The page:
A privately funded, 50-foot tall obelisk in downtown New London honors the city’s Civil War veterans.
The 1896 Soldiers’ and Sailors’ Monument features an obelisk with alternating granite bands topped by an allegorical figure representing Peace. A dedication on its front (west) face reads, “Presented to their native city by the sons of Joseph Lawrence, May 6, 1896.” (Joseph Lawrence was a successful New London whaler, and he and his family also founded a number of successful business and philanthropic ventures.)
The west face also bears a bronze plaque with the Connecticut and New London seals.
The dedication on the east face reads, “In memory of New London’s soldiers and sailors who fought in defence of their country. Erected on the site of her first fort, fortified 1691, dismantled 1777.”
The south face honors the city’s proud naval heritage with a statue of a mariner holding a telescope and a rope. The obelisk is engraved with the names of several Civil War, War of 1812 and American Revolution battleships, including the Kearsarge, the Hartford, the Chesapeake, the Constitution and the Trumbull. The south face also lists the word “Defence” as well as the “Don’t Give Up the Ship” motto (the dying words of USS Chesapeake commander James Lawrence (who does not appear to be related to the New London Lawrences)).
The north face features a Union soldier in a traditional monument pose, with an upright rifle between his hands. The obelisk shaft above him is engraved with several Civil War and American Revolution battle sites, including Gettysburg, Port Hudson (La.), Fredericksburg (Va.), Antietam (Md.), Groton and Bunker Hill.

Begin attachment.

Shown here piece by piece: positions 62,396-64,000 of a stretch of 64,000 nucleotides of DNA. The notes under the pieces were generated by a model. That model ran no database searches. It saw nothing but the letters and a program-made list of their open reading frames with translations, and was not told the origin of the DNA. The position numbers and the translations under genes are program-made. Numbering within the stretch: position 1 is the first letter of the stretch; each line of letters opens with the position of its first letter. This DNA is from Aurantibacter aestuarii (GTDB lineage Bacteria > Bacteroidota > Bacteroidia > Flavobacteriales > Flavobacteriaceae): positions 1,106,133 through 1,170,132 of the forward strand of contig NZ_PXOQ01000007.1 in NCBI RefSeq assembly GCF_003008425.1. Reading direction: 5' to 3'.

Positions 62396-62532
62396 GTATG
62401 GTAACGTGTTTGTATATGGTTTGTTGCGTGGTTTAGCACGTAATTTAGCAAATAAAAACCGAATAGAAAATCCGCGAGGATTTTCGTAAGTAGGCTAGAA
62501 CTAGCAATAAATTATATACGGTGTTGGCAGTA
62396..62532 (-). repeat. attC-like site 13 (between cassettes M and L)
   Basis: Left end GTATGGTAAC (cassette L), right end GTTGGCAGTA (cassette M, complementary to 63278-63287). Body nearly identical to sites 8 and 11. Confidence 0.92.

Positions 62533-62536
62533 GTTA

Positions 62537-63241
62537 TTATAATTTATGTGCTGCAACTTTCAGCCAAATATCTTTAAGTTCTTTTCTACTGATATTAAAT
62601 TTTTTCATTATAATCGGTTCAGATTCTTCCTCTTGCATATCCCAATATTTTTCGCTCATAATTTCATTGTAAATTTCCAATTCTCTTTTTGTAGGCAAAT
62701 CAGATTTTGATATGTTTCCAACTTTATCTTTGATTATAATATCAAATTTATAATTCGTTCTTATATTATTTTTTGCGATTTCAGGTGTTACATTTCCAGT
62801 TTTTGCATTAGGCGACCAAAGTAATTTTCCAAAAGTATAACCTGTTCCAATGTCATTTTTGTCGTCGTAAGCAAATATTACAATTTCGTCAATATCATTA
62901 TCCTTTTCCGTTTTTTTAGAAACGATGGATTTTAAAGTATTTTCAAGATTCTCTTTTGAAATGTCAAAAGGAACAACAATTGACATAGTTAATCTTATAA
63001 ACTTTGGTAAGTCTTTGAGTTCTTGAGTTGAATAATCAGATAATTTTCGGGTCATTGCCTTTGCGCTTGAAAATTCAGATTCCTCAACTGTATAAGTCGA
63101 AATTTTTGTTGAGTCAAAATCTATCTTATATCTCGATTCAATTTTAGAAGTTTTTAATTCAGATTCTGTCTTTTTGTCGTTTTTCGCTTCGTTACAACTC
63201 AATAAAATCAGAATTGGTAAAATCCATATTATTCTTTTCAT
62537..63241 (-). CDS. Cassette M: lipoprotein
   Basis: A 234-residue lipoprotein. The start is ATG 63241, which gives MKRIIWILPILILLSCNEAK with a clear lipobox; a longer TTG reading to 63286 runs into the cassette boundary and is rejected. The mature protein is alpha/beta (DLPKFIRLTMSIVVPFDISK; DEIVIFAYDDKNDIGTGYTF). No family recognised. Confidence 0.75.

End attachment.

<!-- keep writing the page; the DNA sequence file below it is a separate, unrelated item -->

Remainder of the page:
The west face is also inscribed, “Erected by Sebastian D. Lawrence,” who was one of Joseph Lawrence’s sons and president of the National Whaling Bank. The family also helped found the city’s Lawrence & Memorial Hospital.
The monument is the centerpiece of downtown’s Parade plaza, near the intersection of State and Water streets. Renovations to the Parade have opened views of New London Harbor from the plaza, as well as downtown from Union Station (the building east of the monument). The area also features a red schoolhouse in which Nathan Hale taught (the small red building north of the monument, next to parking garage).
Hale is also honored with a statue in a park we’ll highlight later this week.
Source: Connecticut Historical Society: Civil War Monuments of Connecticut